Man Claims Surgeon Misplaced Staples
By Gerri Elder
Ronald Watkins, 64, underwent surgery to remove a rectal polyp on September 8, 2004. Following the surgery, Watkins suffered numerous health problems which required additional surgeries. He alleges that these problems were all a result of the initial surgery.
In 2007, Watkins and his wife Brenda filed a personal injury lawsuit against Foris Surgical Group, alleging that during the surgery Dr. Manuel A. Casiano had stapled Watkins's rectum closed, causing him to be unable to have a bowel movement for 17 days.
In his personal injury claim, Watkins alleges that during an examination and exploratory surgery performed days after the removal of the polyp, he was advised by Casiano himself that his rectum was stapled shut.
The case was heard in U.S. District Court in Baltimore on September 22, 2008.
According to a report by the Frederick News-Post, Watkins claimed that the medical mistake made by Casiano permanently impaired his bowel functions and had a negative impact on his marriage. His lawyer, Julia A. Lodowski, argued that Casiano's surgical error led to Watson having four additional surgeries, painful physical injuries and severe emotional pain and suffering.
Lodowski told jurors that Watkins now has permanent bowel problems and experiences "rectal discharge" requiring that he wipe himself between 12 and 15 times a day.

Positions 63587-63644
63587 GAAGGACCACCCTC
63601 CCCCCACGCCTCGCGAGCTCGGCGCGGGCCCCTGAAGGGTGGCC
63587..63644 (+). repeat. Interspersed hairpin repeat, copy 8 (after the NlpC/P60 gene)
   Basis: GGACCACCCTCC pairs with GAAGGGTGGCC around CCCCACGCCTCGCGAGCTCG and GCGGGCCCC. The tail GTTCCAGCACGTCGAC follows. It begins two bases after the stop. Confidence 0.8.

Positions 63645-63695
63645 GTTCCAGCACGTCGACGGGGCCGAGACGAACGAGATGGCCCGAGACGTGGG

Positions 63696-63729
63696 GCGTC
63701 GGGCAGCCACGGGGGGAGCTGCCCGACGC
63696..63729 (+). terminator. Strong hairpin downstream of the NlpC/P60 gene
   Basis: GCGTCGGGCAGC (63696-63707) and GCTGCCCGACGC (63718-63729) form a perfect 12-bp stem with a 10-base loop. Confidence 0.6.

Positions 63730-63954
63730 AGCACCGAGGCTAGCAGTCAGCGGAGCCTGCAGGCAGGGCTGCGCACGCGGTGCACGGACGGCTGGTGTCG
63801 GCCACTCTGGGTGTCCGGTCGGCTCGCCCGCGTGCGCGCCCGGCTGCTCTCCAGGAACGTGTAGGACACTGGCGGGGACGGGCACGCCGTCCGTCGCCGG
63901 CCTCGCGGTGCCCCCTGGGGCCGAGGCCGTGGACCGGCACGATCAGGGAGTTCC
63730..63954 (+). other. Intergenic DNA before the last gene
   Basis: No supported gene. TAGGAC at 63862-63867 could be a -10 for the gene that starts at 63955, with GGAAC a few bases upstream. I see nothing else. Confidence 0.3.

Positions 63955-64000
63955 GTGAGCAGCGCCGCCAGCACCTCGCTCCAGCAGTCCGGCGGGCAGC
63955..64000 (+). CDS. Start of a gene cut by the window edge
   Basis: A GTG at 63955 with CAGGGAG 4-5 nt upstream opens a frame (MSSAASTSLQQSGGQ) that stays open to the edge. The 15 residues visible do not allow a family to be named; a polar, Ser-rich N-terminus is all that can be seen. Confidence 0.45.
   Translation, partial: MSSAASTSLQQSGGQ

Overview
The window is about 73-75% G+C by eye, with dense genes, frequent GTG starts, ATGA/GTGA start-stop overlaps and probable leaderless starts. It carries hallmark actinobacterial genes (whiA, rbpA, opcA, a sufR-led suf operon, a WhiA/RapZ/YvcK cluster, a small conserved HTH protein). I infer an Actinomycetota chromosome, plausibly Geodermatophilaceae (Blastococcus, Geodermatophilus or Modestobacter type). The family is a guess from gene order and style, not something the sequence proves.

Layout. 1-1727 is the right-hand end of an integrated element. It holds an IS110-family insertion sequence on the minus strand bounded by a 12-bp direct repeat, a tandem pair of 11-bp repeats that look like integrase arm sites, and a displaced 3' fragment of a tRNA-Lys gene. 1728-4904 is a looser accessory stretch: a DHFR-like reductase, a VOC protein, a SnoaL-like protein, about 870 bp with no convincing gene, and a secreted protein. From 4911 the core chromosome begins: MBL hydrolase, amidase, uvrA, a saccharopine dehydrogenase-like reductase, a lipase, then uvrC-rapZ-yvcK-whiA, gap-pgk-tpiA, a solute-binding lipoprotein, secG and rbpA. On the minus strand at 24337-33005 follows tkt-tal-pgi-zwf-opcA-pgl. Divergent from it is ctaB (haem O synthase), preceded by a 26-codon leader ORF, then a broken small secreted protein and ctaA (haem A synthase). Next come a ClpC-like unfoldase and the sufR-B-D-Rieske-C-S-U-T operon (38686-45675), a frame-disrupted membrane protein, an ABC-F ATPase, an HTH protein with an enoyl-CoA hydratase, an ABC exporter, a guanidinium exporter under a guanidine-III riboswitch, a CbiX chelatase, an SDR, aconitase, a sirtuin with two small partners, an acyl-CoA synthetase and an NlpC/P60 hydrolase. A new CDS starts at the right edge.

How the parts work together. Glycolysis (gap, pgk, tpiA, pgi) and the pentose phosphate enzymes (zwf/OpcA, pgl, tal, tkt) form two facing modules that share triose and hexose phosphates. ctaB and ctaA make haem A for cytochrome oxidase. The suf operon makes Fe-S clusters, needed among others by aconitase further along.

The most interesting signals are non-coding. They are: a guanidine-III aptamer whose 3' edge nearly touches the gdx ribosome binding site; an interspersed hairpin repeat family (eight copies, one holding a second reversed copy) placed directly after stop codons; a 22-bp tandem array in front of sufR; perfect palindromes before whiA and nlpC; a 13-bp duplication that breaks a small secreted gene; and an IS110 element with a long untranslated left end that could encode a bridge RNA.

Casiano's lawyer completely denied the allegations that Watkins's rectum had been stapled shut. He argued that Watkins's bowels had become swollen shut due to medical problems, some of which Watkins had caused himself.
According to Casiano's lawyer, the fact that Watkins smoked up to two packs of cigarettes a day contributed to the swelling and his medical problems because nicotine constricts blood vessels.
Casiano, a graduate of the New York School of Medicine who works at Frederick Memorial Hospital, has no record of any disciplinary actions, according to the Maryland Board of Physicians.
The jury ended the case with a ruling in favor of Casiano with no award for Watkins. Watkins's lawsuit had not specified a specific amount of damages for his injuries and pain and suffering.
Perhaps if Watkins had sought a second opinion about the staples rather than having Casiano remove them, he would have had more concrete evidence to present to the jury and the case may have had a different outcome.
Because Casiano was the doctor who allegedly made the medical mistake and corrected it, this personal injury case was unfortunately based on Watkins's word against Casiano's about what happened.
If Watkins had immediately contacted a lawyer, obtained proof of the surgical error from a third party and shown the jury medical evidence to back up his claim, he would have helped his case and may have had a better chance of winning his lawsuit against a doctor with no disciplinary record.